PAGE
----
NIGHTINGALE                                        135«                                      NIGHT-SCHOOLS

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nighthawk, for it is far removed from being a hawk save in keenness of vision. As

a rule this bird hunts in small companies of his fel-lows; one never tires of watching i t in its hunting. In the evening,high, high o ve r-head the bird sails along, from height and ease making sud-denest drop down to low-fe r atmosphere, where its wonderful vision has discovered a fly, mosquito, beetle or moth. During the heat of the day it rests, sitting motionless on limb, wall or lichen-covered rock, — any place where it will be inconspicuous. The nest is made in hollow rock or on bare ground, and there are two speckled gray eggs. These eggs are sometimes found on a house-top in the city. Frequently after nesting-season is over, night-hawks gather in towns, hunt the myriad insects about street-lights, resting on roofs by day. They are widely distributed in North America. When they migrate, they travel in large flocks. The sound made by them is another way in which to distinguish them from the whip-poor-will ; as they fly their call is a sharp "pee-ent! pee-ent!" and when they make a drop through the air and then turn suddenly upward, there is heard a peculiar "boo-oom, boo-oom"—thought to be caused by the action of the air on the outstretched wings and tail. In localities where they are numerous the evening air resounds with the nighthawk's boom, which, heard at a distance, betrays the unseen bird. See Chapman : Bird Life.

Night'ingale, a bird famous on account of its brilliant song, which for quality and variety is not exceeded by that of any other bird. The song of the nightingale has been a theme of poets for ages. Homer wrote of the "sweet, tawny nightingale" that "deep in leafy shades complains, trilling her thick-warbled strains." Milton called the nightingale "most musical, most melancholy bird." Coleridge wrote:

".....the merry nightingale

That crowds, and hurries, and precipitates, With fast, thick warble his delicious notes. As if he were fearful an April night Would be too short for him to utter forth His love-chaunt, and disburden his full soul Of all its music."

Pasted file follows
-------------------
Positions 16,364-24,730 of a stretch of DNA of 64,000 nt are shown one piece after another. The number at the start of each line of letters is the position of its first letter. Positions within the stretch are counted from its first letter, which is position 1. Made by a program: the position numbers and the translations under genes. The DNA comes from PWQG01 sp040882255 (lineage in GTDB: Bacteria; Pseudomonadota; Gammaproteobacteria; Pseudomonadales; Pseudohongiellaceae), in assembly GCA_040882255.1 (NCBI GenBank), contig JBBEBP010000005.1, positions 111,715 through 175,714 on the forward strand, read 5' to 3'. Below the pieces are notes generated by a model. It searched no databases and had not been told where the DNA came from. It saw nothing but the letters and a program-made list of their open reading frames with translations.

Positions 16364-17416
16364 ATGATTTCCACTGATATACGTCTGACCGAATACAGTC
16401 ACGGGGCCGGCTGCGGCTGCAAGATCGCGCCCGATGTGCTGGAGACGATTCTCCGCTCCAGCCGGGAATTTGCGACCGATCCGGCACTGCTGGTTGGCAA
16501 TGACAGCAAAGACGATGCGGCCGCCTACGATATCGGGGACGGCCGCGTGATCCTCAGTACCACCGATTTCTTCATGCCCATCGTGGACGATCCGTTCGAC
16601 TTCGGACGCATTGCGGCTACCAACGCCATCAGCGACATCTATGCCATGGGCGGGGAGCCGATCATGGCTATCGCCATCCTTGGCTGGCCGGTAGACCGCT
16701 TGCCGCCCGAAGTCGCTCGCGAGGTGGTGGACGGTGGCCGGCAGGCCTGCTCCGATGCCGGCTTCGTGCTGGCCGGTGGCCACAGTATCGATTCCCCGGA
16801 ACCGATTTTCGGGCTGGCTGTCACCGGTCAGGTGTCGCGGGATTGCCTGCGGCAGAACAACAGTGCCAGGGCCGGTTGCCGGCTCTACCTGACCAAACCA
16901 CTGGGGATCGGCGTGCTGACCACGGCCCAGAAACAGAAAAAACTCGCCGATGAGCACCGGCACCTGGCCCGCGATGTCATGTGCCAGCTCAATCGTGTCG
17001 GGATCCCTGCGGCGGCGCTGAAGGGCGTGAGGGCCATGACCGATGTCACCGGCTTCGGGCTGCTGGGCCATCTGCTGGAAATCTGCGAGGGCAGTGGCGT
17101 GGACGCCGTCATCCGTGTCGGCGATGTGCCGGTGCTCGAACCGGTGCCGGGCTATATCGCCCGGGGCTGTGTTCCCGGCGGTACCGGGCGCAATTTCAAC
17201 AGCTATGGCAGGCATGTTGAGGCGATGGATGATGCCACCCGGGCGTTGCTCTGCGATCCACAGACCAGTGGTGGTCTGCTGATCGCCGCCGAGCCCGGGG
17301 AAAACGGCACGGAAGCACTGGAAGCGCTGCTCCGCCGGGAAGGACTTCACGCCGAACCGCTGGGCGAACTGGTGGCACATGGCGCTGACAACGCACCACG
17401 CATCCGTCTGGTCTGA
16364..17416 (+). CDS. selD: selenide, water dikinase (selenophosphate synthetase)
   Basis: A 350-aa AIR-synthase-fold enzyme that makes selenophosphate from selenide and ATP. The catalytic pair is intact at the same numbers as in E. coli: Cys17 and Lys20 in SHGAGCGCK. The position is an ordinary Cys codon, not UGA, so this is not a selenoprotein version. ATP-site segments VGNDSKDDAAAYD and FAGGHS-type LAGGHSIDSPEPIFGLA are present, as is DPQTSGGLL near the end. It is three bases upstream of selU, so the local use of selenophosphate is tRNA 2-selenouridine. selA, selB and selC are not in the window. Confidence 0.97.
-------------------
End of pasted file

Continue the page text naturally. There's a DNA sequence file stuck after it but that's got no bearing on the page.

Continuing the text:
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This bird belongs to the group of Old World warblers, and is not found in the New World. Its range is central and western Europe; it is abundant in Spain and Portugal, and abounds in portions of the midland, eastern and southern counties of England. Thicket and hedge and wet meadow are its favorite haunt. It is during the nesting season the rr lie pours forth his glorious song, to be heard from the middle of April to perhaps a little later than the middle of June. Both day and night he

sings. Apart from the wonderful song, the utterance of the nightingale is not musical; Mitchell,        in

Cries and Call-Notes of Wild Birds, declares the common alarm cry very like the croak of a frog, and speaks of its call as a " squeak " and of a high "distress-note." The bird is about the size of the hedge sparrow; graceful of form; in color, reddish-brown above and grayish-white below. Its loosely constructed nest is usually built on the ground, sometimes in low brush. In rare beauty of song, our hermit thrush has been compared to the nightingale. Our cardinal bird (cardinal grosbeak) is sometimes called the Virginia nightingale.

Nightingale, Florence, an English philanthropist, daughter of William Edward Nightingale, was born at Florence, Italy, in May, 1820, and during the course of her study of science, mathematics and classics with her father, showed a great desire to lessen human suffering, so much so that in 1844 she began a tour of Europe, looking into the condition of hospitals, and in 1851 entered upon a course of study as a trained nurse at Kaiserswerth on the Rhine. On Nov. 4, 1854, the year of the outbreak of the Crimean War, she arrived at Scutari with thirty trained nurses and took charge of the military hospitals until the close in July of 185Ŏ. She then turned her attention to the improvement of the sanitary condition of the army, and wrote many books and papers on that and kindred subjects, among them Notes on Nursing, Notes on Hospitals, Life or Death in India, etc. She was the founder of St. Thomas' Home in London for the training of nurses and the recipient of a cross from the late Queen Victoria and a bracelet from the sultan of Turkey. Longfellow praised her in Santa Filoména. See Life by S. A. Tooley, She died Aug. 13, 1910. Night'-Schools. This term is applied to schools giving instruction only in the evening or to the evening classes of any school.